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How To Help Prevent Your Car from Overheating

It's an all too familiar sight on the roads and highways throughout the country: A car on the shoulder, with smoke billowing from the engine. Overheating engines are a common issue, and they're most common on long drives or road trips when the engine has to work harder for longer.

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How To Prevent Your Engine from Overheating

When car engines overheat, it's largely because there's an issue with the cooling system and heat being emitted from the system cannot adequately disperse from the engine compartment. One common culprit is something as seemingly simple as low coolant levels. Other sources of overheating engines often include cooling system leaks, damaged pumps and clogged hoses.

How To Prevent Your Engine from Overheating

The good news is that there's preventative action you can take to help reduce the likelihood of your vehicle engine overheating.

Check Coolant Levels:

  • One of the simplest things you can do is regularly check your coolant levels. Often, your mechanic will top off coolant levels when you bring the vehicle in for routine maintenance. However, it still makes sense to get into the habit of checking the levels yourself periodically. Make sure you only check the coolant levels when your vehicle's engine is cool.
  • If you're regularly adding coolant, but your vehicle is still running hot, you could have a leak somewhere in the system. You can confirm any suspicions by looking for puddles of coolant under your vehicle. If this is the case, see a mechanic for repairs.

Watch Your Temperature Gauge

  • Keep an eye on your dashboard. Specifically, your vehicle's temperature gauge, which helps give you an idea of how hot the engine is running. It's especially helpful to monitor on longer drives. If you begin to see it creeping to high-temperature levels, don't be afraid to pull over to give your car a break or assess any issues.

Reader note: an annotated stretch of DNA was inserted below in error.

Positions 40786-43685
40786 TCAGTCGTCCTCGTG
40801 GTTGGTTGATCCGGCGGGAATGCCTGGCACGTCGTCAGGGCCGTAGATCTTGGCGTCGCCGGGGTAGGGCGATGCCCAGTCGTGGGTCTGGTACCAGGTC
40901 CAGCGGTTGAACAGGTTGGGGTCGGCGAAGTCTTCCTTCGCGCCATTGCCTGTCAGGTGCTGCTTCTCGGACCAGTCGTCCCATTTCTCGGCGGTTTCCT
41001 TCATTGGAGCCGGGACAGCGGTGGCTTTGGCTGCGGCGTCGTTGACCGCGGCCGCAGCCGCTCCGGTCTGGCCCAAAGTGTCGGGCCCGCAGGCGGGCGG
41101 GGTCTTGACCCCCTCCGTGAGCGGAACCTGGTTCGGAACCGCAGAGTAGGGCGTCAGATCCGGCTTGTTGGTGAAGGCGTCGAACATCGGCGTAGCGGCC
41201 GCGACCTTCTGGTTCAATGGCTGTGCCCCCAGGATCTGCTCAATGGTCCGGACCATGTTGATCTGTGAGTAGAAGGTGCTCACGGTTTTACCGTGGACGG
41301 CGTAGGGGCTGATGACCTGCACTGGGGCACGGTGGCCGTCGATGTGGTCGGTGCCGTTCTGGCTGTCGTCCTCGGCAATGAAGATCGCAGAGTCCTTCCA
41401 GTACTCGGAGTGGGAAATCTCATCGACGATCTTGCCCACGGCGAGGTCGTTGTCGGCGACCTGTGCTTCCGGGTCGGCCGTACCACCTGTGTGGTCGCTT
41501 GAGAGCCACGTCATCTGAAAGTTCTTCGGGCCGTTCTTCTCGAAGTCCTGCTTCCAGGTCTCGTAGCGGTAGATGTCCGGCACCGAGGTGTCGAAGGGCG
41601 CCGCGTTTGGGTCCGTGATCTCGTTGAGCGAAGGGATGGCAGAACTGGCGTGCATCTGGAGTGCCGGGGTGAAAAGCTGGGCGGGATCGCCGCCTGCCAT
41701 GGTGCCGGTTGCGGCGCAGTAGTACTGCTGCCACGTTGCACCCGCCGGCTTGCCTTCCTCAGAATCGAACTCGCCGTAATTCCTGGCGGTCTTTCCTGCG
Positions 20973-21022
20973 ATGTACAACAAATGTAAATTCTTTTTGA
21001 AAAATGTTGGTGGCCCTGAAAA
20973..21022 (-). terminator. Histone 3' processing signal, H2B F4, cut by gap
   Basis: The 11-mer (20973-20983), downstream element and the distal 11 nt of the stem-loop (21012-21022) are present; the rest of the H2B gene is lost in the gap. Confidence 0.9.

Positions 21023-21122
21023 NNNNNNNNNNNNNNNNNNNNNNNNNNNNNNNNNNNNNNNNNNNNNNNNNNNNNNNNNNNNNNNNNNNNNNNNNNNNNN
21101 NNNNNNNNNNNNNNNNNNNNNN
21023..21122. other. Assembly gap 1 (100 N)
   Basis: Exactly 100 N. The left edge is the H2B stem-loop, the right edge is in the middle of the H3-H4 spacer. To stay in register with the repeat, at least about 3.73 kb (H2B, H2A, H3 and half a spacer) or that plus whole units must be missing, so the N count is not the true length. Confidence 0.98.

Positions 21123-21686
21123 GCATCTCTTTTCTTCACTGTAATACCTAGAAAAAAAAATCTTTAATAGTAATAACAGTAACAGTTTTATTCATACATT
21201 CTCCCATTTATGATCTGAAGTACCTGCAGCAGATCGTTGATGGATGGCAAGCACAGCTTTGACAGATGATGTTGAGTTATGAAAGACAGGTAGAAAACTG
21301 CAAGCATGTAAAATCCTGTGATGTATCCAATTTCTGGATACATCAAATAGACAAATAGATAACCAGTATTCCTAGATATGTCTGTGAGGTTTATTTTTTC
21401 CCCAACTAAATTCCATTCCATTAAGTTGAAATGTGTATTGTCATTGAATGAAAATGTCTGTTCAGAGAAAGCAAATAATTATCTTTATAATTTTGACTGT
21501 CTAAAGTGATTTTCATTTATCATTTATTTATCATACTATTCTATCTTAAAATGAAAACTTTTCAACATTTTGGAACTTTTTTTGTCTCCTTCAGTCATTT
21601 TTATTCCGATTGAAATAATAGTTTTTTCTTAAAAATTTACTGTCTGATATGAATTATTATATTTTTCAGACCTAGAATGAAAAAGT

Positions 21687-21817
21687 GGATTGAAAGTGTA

Check Your Drive Belt

  • Drive belts help power the water pump, which thereby helps circulate coolant. If this belt breaks or endures damage, no coolant will be circulating, and the engine will quickly overheat. Get into the habit of periodically checking the drive belt yourself or asking your mechanic to inspect it when you bring your vehicle in for routine maintenance. Most mechanics recommend drive belt replacement after about 60,000 miles.

Regularly Flush Your Coolant

  • Topping off the coolant is one thing, but it's also important to flush the cooling system periodically to remove old fluid and replace it with new, clean fluid. Coolant flushes are also an ideal time to inspect the hoses and other system components. According to Kelley Blue Book, coolant flushes are recommended every two years or 30,000 miles.

My Engine Overheated: What Now?

Even despite preventative efforts, your engine may still overheat. Here are the steps to take if you notice steam coming from under the car hood or your temperature gauge spiking:

Crank the Heat

  • Immediately turn off the air conditioning if it's on, and crank the heat to move heat away from your engine. While it likely won't be the solution to the problem, it can prevent the overheating from getting worse until you're able to pull over and assess things more thoroughly.

Check Coolant Levels

  • Wait until the engine cools down and check your coolant levels. If it's low, top it off. If it's not, you are likely to have a clogged hose or other issue.

Get to An Auto Repair Shop

  • If you were able to top off coolant levels, you should be okay to restart the engine and drive to your nearest auto repair shop for further service. If the overheating stemmed from more significant underlying issues, however, we suggest having your vehicle towed to avoid further engine damage.

An overheating engine is never a welcome situation on the road, but it's important to know what to do — both to prevent it from happening and if it were to happen.

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